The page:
Wednesday, October 6, 2010

Born to be wild

A big part of my focus lately as R's parent has been on making sure he has time to be wild. I don't mean crazy and out of control. I mean giving him access to places where he can be free to run, explore, and climb. I mean time outside, not just at the playground or on the paved bike path, but in the woods, at the ocean, in caves, knee-deep in rivers. Places where he can get dirty and wet and where he can find crabs, snails, snakes, bugs, and fish.

It has made a huge difference for R. He needs that time. I wish it could be more often because of the freedom and joy it gives him. It's not like his world at home is full of rules and restrictions, but in wild places, we all seem to relax and breathe easier. I've thought pretty seriously about moving somewhere where R could have that access to nature and wildness daily, instead of just on the weekends or during vacations. But for now, that's all we can give him. At least we're lucky enough to be able to do that.

Last weekend, we visited my dad and walked down to the nearby river. We toted R's fishing rod and Star Wars tackle box, and R and A fished while my dad cooked up hot dogs on a little grill. Using pieces of hot dog for bait, R caught two fish. Hanging out with his dad and grandpa and me, eating in the woods with yellow jackets and mosquitoes for companions, catching fish and learning how to unhook them and let them go again (and that fish are really slimy) -- all of that made for an amazing experience, one that R will always remember.

Suze Orman mentioned on her show the other day some study that found that people end up placing far more value on experiences in their lives than on material things. R and I talked about that this week, and he agreed with the findings. My job as his mom is to make sure he has those memorable experiences. For him, I think most of those experiences will involve wildness and freedom. And, I hope they do -- because I'm realizing he's not the only one who needs to be wild.


sandwhichisthere said...

you are right about the experiences. They are what is left after the mundane aspects of life are distilled out. Being in love and testing oneself against the world and thinking serious thoughts or reading them are most of the things that make life memorable.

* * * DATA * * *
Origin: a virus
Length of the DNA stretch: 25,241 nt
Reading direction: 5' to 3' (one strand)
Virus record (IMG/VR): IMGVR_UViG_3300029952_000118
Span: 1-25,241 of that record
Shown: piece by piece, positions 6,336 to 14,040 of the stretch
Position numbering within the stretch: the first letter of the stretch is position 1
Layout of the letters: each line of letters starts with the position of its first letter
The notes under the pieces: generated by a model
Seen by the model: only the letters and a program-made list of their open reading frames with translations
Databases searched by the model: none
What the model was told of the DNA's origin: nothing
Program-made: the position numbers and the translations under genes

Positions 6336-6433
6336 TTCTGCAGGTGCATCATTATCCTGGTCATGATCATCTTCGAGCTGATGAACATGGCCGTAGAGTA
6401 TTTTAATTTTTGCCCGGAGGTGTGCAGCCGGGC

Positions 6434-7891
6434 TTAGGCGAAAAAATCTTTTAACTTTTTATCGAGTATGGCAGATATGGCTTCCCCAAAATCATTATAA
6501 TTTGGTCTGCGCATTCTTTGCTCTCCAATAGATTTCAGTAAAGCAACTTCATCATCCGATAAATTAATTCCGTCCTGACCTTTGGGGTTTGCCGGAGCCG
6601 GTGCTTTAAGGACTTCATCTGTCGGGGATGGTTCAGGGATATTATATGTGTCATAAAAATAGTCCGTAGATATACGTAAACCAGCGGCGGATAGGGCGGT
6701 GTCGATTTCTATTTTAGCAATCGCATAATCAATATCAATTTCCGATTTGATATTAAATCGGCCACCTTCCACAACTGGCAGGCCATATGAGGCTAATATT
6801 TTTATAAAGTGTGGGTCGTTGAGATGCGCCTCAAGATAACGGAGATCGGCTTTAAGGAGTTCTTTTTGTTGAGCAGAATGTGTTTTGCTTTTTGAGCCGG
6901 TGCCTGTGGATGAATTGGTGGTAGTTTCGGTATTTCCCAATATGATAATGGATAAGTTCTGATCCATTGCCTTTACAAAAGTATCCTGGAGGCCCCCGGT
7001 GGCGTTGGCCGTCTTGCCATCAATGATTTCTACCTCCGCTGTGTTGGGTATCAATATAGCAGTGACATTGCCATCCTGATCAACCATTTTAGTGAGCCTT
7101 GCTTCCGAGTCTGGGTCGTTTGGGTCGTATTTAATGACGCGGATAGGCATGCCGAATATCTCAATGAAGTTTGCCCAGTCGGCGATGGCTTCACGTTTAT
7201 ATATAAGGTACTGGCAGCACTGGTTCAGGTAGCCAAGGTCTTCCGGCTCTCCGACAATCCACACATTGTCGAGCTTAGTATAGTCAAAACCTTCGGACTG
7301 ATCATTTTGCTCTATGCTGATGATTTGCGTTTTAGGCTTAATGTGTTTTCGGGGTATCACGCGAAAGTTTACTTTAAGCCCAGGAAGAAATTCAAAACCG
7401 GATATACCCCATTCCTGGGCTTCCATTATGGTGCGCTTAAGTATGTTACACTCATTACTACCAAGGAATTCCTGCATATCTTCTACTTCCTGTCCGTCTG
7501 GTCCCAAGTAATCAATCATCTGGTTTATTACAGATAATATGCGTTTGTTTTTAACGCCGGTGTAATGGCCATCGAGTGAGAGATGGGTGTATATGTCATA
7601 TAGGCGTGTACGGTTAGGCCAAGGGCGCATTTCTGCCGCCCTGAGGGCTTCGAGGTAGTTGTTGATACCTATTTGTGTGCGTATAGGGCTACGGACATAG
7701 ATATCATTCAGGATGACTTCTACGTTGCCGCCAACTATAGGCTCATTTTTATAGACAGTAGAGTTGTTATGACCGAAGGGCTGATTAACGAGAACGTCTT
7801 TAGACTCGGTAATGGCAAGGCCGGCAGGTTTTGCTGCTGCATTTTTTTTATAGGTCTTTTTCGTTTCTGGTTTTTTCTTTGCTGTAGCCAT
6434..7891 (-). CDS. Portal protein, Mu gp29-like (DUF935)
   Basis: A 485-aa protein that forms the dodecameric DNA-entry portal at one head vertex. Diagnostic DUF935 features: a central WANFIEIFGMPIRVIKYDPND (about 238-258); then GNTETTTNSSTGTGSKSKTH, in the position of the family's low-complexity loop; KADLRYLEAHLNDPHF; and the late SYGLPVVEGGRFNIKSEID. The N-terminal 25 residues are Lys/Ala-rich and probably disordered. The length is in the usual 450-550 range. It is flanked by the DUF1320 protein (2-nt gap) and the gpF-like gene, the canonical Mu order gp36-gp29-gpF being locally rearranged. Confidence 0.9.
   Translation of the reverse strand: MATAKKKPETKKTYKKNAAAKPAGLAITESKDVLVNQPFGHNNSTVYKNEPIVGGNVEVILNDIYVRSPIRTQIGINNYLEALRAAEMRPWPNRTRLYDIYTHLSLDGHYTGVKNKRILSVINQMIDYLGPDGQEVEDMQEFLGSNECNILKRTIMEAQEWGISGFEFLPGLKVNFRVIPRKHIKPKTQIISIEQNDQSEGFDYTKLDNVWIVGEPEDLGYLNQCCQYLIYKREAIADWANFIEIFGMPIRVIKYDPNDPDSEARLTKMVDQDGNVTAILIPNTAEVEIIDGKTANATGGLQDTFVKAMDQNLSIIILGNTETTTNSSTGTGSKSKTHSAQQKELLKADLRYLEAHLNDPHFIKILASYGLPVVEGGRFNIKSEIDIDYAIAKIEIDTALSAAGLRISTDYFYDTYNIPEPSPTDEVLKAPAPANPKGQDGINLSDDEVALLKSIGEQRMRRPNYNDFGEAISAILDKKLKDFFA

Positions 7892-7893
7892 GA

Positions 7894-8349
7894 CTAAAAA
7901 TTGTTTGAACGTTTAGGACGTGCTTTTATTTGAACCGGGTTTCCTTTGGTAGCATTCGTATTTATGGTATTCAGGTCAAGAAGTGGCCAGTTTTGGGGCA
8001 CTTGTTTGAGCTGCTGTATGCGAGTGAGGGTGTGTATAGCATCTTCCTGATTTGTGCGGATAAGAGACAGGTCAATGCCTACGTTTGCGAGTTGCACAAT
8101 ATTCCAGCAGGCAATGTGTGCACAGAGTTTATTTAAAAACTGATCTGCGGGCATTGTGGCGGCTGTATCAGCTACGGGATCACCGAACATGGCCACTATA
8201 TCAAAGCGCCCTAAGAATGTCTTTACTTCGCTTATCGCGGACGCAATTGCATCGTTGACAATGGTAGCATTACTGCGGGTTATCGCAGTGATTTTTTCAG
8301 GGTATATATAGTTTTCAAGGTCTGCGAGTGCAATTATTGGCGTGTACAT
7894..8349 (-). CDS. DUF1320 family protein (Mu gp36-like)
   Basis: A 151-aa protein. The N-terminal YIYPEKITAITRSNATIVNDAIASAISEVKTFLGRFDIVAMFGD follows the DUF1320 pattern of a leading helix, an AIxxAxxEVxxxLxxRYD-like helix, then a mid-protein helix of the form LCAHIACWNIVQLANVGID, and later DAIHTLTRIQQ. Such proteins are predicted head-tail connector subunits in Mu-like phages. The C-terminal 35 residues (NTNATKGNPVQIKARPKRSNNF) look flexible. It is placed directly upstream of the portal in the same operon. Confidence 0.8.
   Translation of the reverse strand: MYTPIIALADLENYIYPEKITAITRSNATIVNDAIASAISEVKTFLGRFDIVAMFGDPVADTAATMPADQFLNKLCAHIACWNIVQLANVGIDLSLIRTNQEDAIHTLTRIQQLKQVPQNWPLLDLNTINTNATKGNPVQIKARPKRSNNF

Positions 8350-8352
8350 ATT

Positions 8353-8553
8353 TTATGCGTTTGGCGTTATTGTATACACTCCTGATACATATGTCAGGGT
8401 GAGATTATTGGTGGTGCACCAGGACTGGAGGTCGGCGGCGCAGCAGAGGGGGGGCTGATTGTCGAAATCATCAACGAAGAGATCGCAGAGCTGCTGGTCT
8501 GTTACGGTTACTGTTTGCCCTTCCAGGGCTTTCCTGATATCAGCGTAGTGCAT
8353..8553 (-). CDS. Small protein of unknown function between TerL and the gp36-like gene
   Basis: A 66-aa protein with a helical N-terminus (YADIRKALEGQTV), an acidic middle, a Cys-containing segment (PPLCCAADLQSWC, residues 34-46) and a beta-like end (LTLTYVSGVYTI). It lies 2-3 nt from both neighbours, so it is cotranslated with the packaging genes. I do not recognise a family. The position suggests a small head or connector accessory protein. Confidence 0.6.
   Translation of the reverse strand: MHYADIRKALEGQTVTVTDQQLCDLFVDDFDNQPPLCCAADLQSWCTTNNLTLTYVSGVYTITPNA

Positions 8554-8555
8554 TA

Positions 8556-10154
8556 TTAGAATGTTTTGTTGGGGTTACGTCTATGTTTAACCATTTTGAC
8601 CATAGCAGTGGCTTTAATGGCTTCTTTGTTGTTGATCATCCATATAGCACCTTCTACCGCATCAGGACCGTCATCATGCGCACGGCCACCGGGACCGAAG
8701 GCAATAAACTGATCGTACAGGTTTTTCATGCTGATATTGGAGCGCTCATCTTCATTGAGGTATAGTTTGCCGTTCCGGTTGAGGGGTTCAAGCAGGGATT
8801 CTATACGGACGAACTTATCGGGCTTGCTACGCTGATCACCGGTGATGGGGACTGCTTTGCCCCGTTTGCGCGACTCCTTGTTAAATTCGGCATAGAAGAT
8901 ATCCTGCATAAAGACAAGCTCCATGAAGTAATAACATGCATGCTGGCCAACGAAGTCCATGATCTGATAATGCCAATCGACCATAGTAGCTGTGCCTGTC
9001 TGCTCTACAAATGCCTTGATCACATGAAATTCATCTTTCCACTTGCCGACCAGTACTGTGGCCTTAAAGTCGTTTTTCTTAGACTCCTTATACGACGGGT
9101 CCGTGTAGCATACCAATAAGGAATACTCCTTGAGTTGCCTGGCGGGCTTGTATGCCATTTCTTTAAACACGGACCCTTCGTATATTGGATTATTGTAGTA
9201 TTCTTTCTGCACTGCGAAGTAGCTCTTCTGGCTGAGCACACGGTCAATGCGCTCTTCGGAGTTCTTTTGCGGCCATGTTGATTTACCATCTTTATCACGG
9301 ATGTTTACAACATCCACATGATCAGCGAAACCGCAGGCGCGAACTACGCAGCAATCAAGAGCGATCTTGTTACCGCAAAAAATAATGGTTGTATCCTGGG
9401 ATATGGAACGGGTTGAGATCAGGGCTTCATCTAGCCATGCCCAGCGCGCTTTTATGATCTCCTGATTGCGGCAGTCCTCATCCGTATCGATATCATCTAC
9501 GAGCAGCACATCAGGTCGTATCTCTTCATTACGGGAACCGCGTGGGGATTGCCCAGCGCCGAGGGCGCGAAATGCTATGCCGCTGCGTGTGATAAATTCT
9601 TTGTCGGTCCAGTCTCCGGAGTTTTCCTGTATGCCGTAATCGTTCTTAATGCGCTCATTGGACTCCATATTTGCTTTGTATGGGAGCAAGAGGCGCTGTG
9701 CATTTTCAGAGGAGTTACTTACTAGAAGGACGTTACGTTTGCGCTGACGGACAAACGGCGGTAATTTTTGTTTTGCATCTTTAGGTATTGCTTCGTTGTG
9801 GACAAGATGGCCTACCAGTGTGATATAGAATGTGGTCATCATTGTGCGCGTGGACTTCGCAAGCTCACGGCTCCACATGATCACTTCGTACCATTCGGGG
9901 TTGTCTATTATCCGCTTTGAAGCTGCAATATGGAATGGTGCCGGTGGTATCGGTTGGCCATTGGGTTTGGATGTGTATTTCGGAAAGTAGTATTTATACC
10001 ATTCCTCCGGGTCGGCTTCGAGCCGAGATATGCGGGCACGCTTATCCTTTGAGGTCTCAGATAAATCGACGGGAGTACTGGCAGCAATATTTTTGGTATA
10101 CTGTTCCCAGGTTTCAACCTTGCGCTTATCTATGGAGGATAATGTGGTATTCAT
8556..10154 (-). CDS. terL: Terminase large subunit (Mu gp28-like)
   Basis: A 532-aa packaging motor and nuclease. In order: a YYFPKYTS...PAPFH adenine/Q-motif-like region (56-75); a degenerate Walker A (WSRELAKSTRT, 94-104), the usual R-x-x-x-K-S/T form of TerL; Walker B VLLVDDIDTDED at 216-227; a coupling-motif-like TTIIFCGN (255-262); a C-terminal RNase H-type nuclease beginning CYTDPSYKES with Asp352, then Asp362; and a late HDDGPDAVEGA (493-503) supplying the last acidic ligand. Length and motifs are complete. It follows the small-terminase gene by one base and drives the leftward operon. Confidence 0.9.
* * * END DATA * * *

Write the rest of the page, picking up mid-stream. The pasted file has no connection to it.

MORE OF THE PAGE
It is the wish of every young parent that they might get their family away from the frenetic life of living in the city and shelter in the bucolic life of the country and its slow peaceful existance. There is a downside to such a plan.
I have met many people in my life who were raised in the country. There is something different about them. They are in no way inferior to the city bred but there is something different. They seem a little slower. Slower and more resolute in their actions and words and thought processes.
The city has so much to offer. The bustle of activities and relationships and life, seems to give a vibrance to city life that is absent from country life. Growing up as a child of Nature would be a wonderful life but would it prepare R for the life that he will live after childhood?
Museums and libraries and hanging out with a gaggle of friends and knowing how to use public transportation have value also. The rocks and the trees and the crayfish will always be there for the times when there is time for them but the crucible of social interaction is best learned to be navigated when young.
There is beauty in the city. It is a different kind of beauty from that of the countryside but it is still beauty. I remember the statue in the Northwest corner of the Public Gardens. I was always struck by its simplicity and meaning.
The festival of San Gennaro is different from a Grange picnic. There is a thrill and exuberance that is rarely matched by a King Corn Fair.
As far as wild places go, I was once chased by a bear and once by a moose. The fear and adrenaline overload are not pleasant memories.
There is a middle ground between an urban environment and a wilderness, it is called the suburbs.
Living there is like having a seat next to the buffet table. You can pick a dish from the city and pick a dish from the wild places as it pleases you. You can peruse Landsdown Street or the Arboretum as it pleases you.
Your feelings for the wild places have been passed on to R. When he is older, he will have the choices available to him from the experiences you have acquainted him with. He will probably never be a Wendell Berry but he will never be Thomas Wolfe either. The full menu of life will be open to him because you have opened his mind to all of the possibilities,

Anonymous said...

Love it! It's great that you are giving him the freedom to be wild a bit and that you're learning to enjoy it, too! You're right that the meaningful moments to a child come from spending time with loved ones and doing things that make them happy, not material items. xoxo